A World Without Ruth Bader Ginsberg

Picture this: it is Friday, Sept. 18 at 7:48 pm. I am in the middle of a Zoom call when I glance down at the news notification on my phone and feel the ground being pulled out from under me. Stunned, I reread the headline that says Justice Ruth Bader Ginsburg has died at age 87 from cancer complications. It feels unreal.

In the midst of an already tumultuous year, this was yet another piece of bad news no one expected. RBG, as Ruth Bader Ginsburg is often called, had such a presence it felt like she would live forever, or at least until Nov. 3.

Crushed by her untimely death, I think about all the good she has left the world with. She may not have become a feminist until later in her life, but she did not casually join the movement; she came in with a hammer ready to smash glass ceilings. She started law school with the “disadvantage” of being a woman, wife and mother, but none of those identities stopped her from graduating at the top of her class.

She realized throughout her studies and later, while looking for employment, how hard being a woman in America is; especially for a woman trying to make it as a lawyer —  a “man’s profession.” In reaction to her own struggles, she decided to fight for gender equality on all fronts and co-founded the Women’s Rights Project at the American Civil Liberties Union (ACLU). This group won the fight for women’s rights case by litigating carefully selected cases, in which each individual trial highlighted how unconstitutional gender bias laws were. One of the big cases argued before the Supreme Court was Moritz v. Commissioner, where RBG argued that men were equally as disadvantaged by gender-based laws in certain areas as women were in most other areas.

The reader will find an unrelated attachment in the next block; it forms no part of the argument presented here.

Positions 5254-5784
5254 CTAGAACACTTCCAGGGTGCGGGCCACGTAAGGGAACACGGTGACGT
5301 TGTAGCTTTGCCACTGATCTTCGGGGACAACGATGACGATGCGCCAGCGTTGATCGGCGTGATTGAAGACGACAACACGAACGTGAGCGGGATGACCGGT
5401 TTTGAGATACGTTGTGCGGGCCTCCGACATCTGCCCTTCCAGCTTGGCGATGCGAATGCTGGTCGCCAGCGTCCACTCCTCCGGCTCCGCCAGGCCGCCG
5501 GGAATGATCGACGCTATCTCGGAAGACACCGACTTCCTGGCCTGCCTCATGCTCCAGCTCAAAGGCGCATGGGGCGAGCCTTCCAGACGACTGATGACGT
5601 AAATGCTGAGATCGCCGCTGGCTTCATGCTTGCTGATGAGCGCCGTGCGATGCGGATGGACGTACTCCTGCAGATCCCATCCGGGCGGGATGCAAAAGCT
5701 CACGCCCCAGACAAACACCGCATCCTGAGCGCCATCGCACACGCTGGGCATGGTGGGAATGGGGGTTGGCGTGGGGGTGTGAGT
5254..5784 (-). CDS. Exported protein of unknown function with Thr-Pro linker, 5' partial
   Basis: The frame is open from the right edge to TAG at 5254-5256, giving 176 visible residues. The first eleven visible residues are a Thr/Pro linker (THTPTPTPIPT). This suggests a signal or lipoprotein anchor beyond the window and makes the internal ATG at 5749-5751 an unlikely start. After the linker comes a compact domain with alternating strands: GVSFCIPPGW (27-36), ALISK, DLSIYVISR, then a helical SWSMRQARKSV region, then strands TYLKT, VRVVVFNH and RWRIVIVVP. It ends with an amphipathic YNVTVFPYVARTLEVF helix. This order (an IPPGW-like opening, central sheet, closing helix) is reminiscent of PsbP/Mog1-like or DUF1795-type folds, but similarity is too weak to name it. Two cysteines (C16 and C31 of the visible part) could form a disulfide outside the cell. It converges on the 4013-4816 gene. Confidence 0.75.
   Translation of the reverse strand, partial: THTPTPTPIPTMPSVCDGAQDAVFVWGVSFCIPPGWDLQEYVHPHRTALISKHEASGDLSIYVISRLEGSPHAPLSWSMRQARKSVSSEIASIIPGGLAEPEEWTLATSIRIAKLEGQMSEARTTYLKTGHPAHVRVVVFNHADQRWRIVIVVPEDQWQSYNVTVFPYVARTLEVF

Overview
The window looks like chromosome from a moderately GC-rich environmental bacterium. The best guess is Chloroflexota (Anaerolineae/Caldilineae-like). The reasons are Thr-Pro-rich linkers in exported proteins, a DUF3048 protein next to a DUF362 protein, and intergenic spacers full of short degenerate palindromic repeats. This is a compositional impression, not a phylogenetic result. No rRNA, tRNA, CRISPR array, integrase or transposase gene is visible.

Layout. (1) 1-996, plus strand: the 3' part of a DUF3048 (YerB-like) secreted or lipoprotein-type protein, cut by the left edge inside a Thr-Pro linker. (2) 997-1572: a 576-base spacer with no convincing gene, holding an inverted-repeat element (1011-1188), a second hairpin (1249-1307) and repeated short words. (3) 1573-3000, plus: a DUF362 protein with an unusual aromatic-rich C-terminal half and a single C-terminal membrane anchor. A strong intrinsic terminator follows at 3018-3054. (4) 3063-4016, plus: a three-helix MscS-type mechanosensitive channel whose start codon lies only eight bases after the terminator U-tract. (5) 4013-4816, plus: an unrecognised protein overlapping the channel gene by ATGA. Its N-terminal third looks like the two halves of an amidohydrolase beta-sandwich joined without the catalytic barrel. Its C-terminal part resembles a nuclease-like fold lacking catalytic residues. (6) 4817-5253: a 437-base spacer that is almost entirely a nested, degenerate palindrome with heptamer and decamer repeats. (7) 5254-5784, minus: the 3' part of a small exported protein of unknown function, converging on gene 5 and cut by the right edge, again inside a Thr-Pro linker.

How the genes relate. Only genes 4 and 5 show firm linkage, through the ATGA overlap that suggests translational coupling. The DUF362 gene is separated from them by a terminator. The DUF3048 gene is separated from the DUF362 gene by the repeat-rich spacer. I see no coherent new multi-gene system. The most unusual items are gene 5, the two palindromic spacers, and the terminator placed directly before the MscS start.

RBG is not only a hero to many women, but has a special place in the hearts of many Millennials and Generation Z-ers. RBG acted as a beacon of hope and an inspiration for young men and women, so when she died, I think, speaking as a Gen Z-er, we all lost a little bit of hope. She was an icon that reminded us that not all government is bad, that there is someone in your corner. Now on top of worrying about who’s going to win the next election, people also have to worry about who’s going to fill the vacancy in the Supreme Court.

The rest of the government is partisan, but I believe the courts should be non-partisan since their job is to strictly uphold the Constitution without bias. Unfortunately, it seems that we are straying  further and further away from this. Trump announced his Supreme Court nominee as conservative Amy Coney Barrett, who would solidify the conservative majority in the Supreme Court.

While Barrett may be more tight-lipped about her beliefs, especially now as they vote on her potential appointment, she has a history of voting in favor of conservative views. Trained under former Judge Scalia, she shares his conservative views, if not leaning even further to the right. Many are scared of what appointing Barrett to the Supreme Court could do to many important policies such as the Affordable Care Act or Roe v. Wade. She is the antithesis of everything RBG stood for. On social media, people have said that she walks through doors RBG opened for women, just to slam them shut behind her. Personally, this is terrifying to think about. What will our country look like if Barrett gets appointed?